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Nature’s Best By Elma Chapman - Rock Wren

 

It’s wonderful, beautiful, unique, mysterious, absurd, unreal, and also maybe a tad bit ridiculous – the event that started occurring on May 16, 2013. It is definitely a happening that never will go forgotten in my lifespan.

The morning was as common as any. Normal routines were being followed. As always, I hung around the woodland edge in hopes of getting my year list up. I’d just got done finding the Philadelphia Vireo (bird number 159) when I heard my brother John Allen, 13, yelling for me to come. The tone of his voice betrayed something unusual, but he’d used that tone before. I dashed over to him and his chores came to a dead stop. I focused my binoculars on the bird he pointed out.

“You won’t believe this!” I exclaimed.

“What is it?” he wanted to know. I didn’t know yet; the sun was against me. “Bushtit” flitted through my mind, but no, those are blue and belong in the woods. This bird was brown and in open fields.

It flew away with an undulating flight and luckily landed in the field again. It bobbed on top of a dirt mound, it had buff on its flanks, it bobbed, it had black barring on the white undertail coverts, and a black eye line. It had a long, curved beak, it bobbed, it had dirty white on its chest and belly, it had black legs and it bobbed. The overall impression was of a big wren, a Canyon, I guessed. It also had light to warm brown upperparts with slight barring on the wings. And guess what: it hopped on top of a stone and bobbed again! I told John Allen to keep track of it while I went for a bird guide.

In the wren section of the Crossley ID Guide I located the spittin’ image and behavior of the Rock Wren! (We found the buffy tipped tail later.) I looked it up in Birds of Northern Indiana and read it had been seen once before in October 1977. To say I was excited would be an understatement; I was shaking all over.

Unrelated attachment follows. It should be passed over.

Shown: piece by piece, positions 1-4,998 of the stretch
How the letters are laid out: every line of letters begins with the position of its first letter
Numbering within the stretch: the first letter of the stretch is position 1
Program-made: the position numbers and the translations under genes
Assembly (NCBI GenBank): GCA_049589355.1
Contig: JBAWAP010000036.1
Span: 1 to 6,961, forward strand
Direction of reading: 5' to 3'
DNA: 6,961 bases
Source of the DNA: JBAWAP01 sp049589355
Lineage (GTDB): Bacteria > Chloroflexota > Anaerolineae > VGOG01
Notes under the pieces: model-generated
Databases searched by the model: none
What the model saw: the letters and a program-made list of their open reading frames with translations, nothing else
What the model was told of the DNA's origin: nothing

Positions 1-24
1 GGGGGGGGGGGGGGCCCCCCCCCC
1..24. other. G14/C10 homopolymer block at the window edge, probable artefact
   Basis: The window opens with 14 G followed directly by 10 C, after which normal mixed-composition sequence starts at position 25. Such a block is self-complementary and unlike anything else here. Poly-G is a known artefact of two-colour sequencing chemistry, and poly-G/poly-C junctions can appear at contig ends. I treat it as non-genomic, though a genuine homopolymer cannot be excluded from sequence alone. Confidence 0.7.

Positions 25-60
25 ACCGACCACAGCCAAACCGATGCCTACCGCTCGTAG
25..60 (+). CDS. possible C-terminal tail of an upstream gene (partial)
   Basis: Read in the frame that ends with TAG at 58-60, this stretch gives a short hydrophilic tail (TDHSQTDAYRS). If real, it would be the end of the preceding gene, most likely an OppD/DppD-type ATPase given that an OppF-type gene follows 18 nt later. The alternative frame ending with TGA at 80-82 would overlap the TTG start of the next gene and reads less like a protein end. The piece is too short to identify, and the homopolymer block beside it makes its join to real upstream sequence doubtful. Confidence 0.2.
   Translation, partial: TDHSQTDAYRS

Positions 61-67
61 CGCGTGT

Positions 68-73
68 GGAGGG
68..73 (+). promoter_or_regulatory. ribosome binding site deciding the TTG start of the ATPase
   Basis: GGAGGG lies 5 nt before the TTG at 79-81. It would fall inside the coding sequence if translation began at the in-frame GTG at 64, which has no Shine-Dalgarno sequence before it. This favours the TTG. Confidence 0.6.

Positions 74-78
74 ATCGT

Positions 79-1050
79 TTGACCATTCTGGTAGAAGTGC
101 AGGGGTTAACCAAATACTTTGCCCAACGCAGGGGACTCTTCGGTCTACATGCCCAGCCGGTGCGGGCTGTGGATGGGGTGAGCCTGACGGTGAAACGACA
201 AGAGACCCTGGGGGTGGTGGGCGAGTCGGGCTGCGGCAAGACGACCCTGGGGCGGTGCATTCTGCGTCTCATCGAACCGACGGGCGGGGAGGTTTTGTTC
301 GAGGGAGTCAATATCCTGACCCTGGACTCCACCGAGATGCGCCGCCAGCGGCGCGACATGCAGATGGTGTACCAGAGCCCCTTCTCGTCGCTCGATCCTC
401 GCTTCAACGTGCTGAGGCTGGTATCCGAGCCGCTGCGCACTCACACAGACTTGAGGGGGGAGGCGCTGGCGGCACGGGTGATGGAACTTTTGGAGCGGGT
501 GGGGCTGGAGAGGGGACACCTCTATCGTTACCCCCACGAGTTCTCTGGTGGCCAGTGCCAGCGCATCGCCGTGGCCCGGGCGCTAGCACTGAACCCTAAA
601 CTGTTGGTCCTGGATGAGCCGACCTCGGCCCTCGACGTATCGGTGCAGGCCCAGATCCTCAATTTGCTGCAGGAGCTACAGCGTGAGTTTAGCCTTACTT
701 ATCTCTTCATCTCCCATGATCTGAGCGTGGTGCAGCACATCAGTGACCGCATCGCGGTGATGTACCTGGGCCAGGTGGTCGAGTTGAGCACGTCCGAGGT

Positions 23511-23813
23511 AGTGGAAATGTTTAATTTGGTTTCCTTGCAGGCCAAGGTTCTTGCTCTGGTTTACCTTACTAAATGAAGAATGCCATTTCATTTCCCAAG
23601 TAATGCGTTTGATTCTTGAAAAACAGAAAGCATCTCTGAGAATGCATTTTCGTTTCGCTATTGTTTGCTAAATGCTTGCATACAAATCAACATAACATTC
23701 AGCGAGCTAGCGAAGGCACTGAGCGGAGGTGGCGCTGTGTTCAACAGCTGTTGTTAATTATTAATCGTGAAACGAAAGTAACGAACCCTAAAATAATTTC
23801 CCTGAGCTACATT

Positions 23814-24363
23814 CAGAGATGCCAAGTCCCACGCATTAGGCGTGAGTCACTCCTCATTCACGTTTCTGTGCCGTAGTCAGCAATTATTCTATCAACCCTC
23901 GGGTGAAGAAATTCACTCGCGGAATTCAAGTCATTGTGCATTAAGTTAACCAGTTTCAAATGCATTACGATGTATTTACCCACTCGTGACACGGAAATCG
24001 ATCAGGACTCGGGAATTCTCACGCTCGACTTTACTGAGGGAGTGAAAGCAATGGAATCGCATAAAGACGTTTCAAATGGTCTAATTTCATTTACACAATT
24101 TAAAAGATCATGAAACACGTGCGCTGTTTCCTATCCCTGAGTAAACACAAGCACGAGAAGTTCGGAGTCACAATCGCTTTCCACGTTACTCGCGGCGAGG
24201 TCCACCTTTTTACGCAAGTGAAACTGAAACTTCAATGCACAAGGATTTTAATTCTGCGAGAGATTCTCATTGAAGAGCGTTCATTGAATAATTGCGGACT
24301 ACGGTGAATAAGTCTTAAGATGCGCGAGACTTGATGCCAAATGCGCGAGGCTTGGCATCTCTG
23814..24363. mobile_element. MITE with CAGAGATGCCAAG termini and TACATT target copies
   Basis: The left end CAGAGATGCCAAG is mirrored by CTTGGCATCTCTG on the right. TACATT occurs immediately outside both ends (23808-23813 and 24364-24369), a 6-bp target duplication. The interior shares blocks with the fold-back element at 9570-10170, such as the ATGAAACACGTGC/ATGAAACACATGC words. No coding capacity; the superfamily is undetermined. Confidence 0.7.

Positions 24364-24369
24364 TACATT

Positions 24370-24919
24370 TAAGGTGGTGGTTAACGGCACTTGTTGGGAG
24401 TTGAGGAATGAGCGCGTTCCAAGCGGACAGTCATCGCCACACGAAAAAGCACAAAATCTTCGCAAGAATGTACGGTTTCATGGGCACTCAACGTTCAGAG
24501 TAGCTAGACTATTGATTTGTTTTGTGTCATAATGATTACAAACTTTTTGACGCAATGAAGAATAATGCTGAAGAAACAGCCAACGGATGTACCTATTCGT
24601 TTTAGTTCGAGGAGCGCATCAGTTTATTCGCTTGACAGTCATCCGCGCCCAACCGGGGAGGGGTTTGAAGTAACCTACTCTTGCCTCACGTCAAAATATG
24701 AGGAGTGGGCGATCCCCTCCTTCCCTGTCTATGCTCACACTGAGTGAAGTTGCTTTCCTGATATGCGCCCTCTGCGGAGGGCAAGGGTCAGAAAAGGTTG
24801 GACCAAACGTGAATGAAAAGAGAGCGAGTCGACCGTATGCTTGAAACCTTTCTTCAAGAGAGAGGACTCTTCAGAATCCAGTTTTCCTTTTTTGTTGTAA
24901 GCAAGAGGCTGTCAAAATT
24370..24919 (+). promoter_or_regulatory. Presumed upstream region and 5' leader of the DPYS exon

Pumping to the phone, I dialed the Michiana Bird Hotline and reported it after the beep, also begging for a confirmation. We kept close watch of the Rock Wren the whole forenoon. It wasn’t till afternoon that the first photographers came. And then they CAME! The visitors turned out to be 48.75 percent of the fun.

Birders’ questions and answers:

Where was it seen first?Between two large railroad tie posts in a barren, short-grass field.

Does it ever sing? No, it was never heard.

Is it a he or a she?Hard question. Probably a female because it never sings.

Where does it roost?In a pile of iron panels and cement chimney blocks, or under a hay wagon.

How close can you get to the Rock Wren?It has flown right up in front of me. About 20 inches. It has been cooperative enough for over 1,000 pictures, I believe.

How did you get started birding?I was inspired by birding the day Dad came home with a stack of the previous volume of Feathers and Friends. The fact that my older brother is a birder may have had an impact. This is my second year birding and my three younger brothers’ first year.

We didn’t find the Rock Wren this morning (Monday, May 20), but you might be able to find out if he’s still around by calling the Michiana Bird Hotline at 1-574-642-1300 ext. 4098 or 260-562-2155 ext. 3.

Have fun with your feathered friends in the future.